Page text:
Iconic Liverpool Manager Bill Shankly’s assertion that, “Some people believe football is a matter of life and death; I am very disappointed with that attitude. I can assure you it is much, much more important than that” is oft-quoted, but it remains accurate, and amidst the focus on glory, it’s easy to forget that Shankly’s words are true even for the less successful sides.
The rivalry between Birmingham and Aston Villa exemplifies this: it is close, personal and passionate – a tribal war which straddles families and stretches right across the second city. It was wrought in the fire of working class passion; back when the Football League was in its infancy, massed armies of workers poured out of the then ‘workshop of the world’
in search of entertainment and a bit of aggression when the neighbours came to visit.
It has been three years since Alex McLeish’s Birmingham team exited the Premier League. This season, a 93rd minute equaliser from Paul Caddis saw the side hold onto their Championship status by the very tips of their fingers – a huge sigh of relief was exhaled by the blue side of Birmingham.
In the other half of the city, that sigh was replicated. Surviving a third successive relegation battle for Aston Villa – which would have seemed a remarkable fact during the club’s moderately successful period under Martin O’Neil – has become an accomplishment, although something that has caused fans to lose faith in both manager, Paul Lambert and chairman, Randy Lerner, who’s now openly looking to sell the club.
It’s beginning to seem a long time since hostilities were renewed between these two ‘second city’ sides. A rivalry renowned for being intense, spirited and occasionally violent, is a distant memory, a boring one-all draw at St. Andrews in January 2011 being the last time the two rivals locked horns.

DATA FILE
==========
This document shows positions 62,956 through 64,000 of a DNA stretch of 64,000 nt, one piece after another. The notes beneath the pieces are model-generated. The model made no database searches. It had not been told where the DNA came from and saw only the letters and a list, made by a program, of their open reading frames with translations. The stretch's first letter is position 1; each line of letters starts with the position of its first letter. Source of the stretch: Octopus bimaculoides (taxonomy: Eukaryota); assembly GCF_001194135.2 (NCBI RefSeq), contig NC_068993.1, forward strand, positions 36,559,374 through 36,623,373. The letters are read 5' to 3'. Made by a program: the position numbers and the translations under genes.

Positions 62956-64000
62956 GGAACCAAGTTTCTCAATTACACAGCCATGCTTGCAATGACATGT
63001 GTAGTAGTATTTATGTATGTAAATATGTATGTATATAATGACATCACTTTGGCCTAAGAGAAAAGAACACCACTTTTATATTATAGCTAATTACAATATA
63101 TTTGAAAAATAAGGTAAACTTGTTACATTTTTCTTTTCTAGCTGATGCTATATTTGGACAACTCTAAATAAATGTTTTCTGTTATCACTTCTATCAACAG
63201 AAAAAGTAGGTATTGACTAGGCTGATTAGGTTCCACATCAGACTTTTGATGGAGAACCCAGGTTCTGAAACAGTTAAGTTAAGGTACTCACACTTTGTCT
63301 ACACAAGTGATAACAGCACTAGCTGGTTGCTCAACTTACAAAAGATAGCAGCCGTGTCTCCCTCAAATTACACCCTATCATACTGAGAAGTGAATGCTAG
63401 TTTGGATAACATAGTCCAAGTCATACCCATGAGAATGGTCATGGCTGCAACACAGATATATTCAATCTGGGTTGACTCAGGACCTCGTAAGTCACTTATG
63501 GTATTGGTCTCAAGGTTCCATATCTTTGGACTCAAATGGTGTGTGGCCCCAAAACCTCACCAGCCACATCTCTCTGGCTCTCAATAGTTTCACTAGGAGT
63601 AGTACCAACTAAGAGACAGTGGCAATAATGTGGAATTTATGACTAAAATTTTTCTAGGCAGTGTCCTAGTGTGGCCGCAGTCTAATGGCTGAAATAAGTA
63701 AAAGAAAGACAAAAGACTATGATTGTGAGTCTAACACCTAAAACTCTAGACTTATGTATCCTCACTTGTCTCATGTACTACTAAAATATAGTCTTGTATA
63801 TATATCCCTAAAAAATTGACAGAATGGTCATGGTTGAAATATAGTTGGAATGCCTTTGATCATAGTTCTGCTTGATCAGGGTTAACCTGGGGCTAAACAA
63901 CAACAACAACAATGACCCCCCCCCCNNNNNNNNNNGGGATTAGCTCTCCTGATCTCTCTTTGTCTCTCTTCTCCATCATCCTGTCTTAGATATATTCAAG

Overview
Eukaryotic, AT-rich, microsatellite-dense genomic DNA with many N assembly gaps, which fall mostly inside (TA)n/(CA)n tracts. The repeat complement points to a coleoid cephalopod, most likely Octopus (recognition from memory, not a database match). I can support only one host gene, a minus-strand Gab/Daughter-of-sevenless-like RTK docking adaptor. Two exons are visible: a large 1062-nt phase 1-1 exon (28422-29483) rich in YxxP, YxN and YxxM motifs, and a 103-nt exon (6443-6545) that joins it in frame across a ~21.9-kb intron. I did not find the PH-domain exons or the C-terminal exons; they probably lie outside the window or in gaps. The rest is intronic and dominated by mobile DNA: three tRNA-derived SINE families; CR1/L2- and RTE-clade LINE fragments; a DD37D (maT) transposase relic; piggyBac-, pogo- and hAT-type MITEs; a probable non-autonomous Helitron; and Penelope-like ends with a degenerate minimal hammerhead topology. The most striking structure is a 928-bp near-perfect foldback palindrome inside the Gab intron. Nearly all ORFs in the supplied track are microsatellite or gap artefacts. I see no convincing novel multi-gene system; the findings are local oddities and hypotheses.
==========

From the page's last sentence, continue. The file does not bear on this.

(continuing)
When was it, then, that this derby started? The first meeting between the two teams took place on 27th September 1879. With City then going by the name of ‘Small Heath Alliance’, this noncompetitive match ended 1-0 to Aston Villa. Fast-forward eight years, and in the 1887 FA Cup, Villa won the first competetive game between the two 4-0. 135 years after their first meeting, the claret-and-blue half of Birmingham are undoubtedly top dogs, with Villa winning 51 of the 117 matches (City win- ning 37, and 29 draws).
However, a recent meeting in December 2010 showed why it is that this rivalry is one that is feared by those emotionally invested in either team. In the campaign that finished with the Blues beating Arsenal in the Carling Cup final, the two teams were drawn against each other in the quarter-finals. Nikola Zigic’s late winner sealed a 2-1 victory against Gerard Houllier’s Villa side which thus prompted a mass pitch invasion at the end of the match by City fans. Villa supporters were locked in the away end, and flares and missiles were thrown between the two sets of fans.
This match represents, unfortunately, the turbulent history between the two sides. Violence has marred many derbies and it is not only the fans that get emotionally involved, but the players too. A moment to remember was when Villa striker, Dion Dublin, landed a rather startling headbutt on City stalwart Robbie Savage. At the same time that Paul Caddis equalised, I, with a large proportion of other fans, was eagerly awaiting the news of whether our hated rivals had gone down. Indeed, this kind of schadenfreude has been the only fun available to Villa fans in recent years . This feeling, experienced by long-suffer- ing Birmingham City fans too, shows just why fans of clubs like the two in Birmingham relish having two derby matches a season.